Hodges defends LA fundraising trip 4 days after Justine Ruszczyk shooting

Mayor Hodges
Minneapolis Mayor Betsy Hodges, flanked by current police chief Mederia Arradondo, addresses the media regarding the fatal shooting of Justine Ruszczyk a city cop.
Peter Cox | MPR News file

Updated: 7:40 p.m. | Posted: 3:11 p.m.

Minneapolis Mayor Betsy Hodges is defending her decision to attend a fundraiser in Los Angeles four days after the police shooting death of Justine Ruszczyk.

Hodges nearly canceled her flight to California, but decided her physical presence was not needed in the city to handle the aftermath of the shooting for a "brief period," she said in statement on Facebook.

"During the 27 total hours that I was traveling, I spent most [sic] my time dealing with the aftermath of the terrible shooting of Justine Damond, just as I had almost every moment since the shooting happened," Hodges wrote, using an alternate surname by which Ruszczyk is widely known.

Hodges said she stayed in touch with city staff, the police department and community members while she was away. In California, Hodges attended a fundraiser at the Wilshire Country Club, with Los Angeles Mayor Eric Garcetti.

Not long after she returned, Hodges asked for the resignation of police chief Janeé Harteau. Harteau tendered her resignation after facing sharp criticism for not immediately returning from a backpacking trip in the days following the shooting.

It's not unusual for big city mayors to go out of town to raise campaign cash, University of Minnesota political science professor Larry Jacobs said.

Hodges is in tough political fight, Jacobs said, and a few of her opponents, like Jacob Frey and Tom Hoch, have raised more money than she has.

Hodges didn't refer to Frey by name, but said in her statement that one of her opponents has "cynically exploited a campaign-finance loophole to give himself an unethical, $177,000 head start."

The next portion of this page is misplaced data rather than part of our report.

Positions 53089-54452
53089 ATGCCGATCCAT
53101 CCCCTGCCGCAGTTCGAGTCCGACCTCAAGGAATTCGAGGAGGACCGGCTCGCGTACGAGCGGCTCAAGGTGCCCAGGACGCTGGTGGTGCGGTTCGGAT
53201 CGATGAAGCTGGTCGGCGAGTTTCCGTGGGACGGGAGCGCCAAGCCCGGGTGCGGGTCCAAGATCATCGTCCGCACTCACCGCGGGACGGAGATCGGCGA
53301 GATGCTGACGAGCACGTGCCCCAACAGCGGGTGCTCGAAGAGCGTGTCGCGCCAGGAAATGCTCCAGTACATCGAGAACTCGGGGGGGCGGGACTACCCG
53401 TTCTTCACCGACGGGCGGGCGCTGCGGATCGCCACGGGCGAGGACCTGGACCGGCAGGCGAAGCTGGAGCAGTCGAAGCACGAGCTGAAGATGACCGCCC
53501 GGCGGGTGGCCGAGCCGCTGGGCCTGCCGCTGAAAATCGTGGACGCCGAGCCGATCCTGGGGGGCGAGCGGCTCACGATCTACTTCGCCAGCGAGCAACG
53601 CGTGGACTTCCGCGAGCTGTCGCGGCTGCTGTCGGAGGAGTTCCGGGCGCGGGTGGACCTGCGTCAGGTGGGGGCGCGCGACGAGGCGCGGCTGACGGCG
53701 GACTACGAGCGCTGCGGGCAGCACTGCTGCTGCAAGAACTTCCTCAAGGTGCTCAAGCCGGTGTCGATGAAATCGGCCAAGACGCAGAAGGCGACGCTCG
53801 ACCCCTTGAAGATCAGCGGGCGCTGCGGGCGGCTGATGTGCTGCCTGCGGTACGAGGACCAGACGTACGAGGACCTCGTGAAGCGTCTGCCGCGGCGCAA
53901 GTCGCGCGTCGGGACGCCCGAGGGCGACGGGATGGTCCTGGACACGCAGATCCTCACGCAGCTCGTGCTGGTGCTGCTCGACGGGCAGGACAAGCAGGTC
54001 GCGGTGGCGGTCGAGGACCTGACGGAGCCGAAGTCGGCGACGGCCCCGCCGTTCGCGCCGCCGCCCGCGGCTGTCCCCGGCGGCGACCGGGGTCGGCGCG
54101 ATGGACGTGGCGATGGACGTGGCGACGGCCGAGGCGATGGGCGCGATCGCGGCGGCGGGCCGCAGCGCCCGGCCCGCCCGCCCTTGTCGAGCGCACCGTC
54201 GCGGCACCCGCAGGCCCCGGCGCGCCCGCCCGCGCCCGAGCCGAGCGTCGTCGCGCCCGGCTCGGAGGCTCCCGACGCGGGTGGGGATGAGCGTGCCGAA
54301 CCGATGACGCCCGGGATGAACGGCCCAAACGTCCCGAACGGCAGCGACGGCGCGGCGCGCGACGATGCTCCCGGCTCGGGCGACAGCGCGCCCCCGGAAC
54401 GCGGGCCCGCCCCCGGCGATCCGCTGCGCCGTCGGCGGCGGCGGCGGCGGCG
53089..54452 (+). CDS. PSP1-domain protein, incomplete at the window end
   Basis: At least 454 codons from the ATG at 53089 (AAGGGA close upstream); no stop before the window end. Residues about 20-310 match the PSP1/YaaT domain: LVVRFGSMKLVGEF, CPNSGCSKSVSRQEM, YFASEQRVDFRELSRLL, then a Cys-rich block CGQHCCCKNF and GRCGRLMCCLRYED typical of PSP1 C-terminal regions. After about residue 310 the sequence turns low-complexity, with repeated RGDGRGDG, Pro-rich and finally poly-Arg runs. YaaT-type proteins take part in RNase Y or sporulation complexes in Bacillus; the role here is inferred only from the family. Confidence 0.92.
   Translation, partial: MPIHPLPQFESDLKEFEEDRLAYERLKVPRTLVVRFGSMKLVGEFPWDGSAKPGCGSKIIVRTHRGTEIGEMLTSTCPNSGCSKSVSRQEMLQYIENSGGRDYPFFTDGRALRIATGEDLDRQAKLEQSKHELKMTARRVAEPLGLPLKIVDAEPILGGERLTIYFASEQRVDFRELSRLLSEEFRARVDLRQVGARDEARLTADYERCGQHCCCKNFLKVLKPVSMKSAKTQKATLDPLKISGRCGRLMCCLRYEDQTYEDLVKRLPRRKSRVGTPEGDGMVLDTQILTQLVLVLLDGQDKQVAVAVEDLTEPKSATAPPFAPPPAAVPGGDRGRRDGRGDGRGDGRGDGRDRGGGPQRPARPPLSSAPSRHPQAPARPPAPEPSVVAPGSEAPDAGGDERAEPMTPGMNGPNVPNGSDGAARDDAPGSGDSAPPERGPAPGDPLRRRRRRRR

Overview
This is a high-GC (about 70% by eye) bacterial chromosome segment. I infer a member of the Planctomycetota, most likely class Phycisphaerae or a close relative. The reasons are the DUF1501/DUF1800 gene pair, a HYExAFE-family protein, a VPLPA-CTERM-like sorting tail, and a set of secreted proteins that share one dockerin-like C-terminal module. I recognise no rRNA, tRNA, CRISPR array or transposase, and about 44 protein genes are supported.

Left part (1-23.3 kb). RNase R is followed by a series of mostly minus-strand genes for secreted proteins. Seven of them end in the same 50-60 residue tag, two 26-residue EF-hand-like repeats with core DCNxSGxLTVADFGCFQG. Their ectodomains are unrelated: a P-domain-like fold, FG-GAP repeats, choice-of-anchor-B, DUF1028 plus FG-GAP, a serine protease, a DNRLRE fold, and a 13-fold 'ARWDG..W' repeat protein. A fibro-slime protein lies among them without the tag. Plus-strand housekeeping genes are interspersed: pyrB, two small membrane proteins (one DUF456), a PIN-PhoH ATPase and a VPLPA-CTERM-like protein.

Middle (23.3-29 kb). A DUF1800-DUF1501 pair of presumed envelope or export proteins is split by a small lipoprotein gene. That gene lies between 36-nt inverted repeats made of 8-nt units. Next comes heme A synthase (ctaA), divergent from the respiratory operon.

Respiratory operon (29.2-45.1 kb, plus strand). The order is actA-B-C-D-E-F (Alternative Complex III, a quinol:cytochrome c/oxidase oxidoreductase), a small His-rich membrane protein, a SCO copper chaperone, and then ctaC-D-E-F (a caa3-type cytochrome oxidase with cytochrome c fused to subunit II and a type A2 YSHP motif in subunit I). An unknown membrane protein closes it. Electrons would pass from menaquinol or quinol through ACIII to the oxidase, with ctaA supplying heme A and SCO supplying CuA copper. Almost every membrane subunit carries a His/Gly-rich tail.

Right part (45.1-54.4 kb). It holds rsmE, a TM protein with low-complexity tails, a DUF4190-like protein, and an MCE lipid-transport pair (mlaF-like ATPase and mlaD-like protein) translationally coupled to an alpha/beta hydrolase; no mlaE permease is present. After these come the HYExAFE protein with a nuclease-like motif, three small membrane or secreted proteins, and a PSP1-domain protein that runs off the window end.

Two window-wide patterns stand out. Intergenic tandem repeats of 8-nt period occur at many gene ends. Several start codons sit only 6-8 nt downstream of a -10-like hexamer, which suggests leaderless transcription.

Frey transferred $177,000 of contributions from his city council election coffers to his mayoral campaign. "In so doing, he has deceived his contributors and thrown out decades of clean campaign practices, which all candidates for mayor before him had honored," wrote Hodges.

Frey sought first advice from attorney Nancy Hylden, then from the campaign finance board, and he didn't transfer the money until after the board ruled earlier this year that the move was legal, according to Hylden.

Frey was critical of Hodges' decision to leave town to raise money. He said it is not acceptable for the mayor "to put her campaign ahead of the responsibilities of the office of mayor. Especially in a time of crisis."

Jacobs said the timing of this trip doesn't look good — especially after a judge recently ordered Hodges to produce a budget before next month or show why she can't.

"Being out of town at a fundraiser — probably not going to be very persuasive to the judge in making the case that she didn't have time to prepare the budget," said Jacobs.

Hodges has said the release of her budget was delayed by events like the Ruszczyk shooting. She said staying home would not have sped up the release of the budget.

Jacobs added that Hodges' decision to seek donations out of state doesn't bode well for her reelection.

"Betsy Hodges is clearly in trouble," he said. "The fact that she had to go out of state to raise money is yet another indicator that she's in the fight for her political life."

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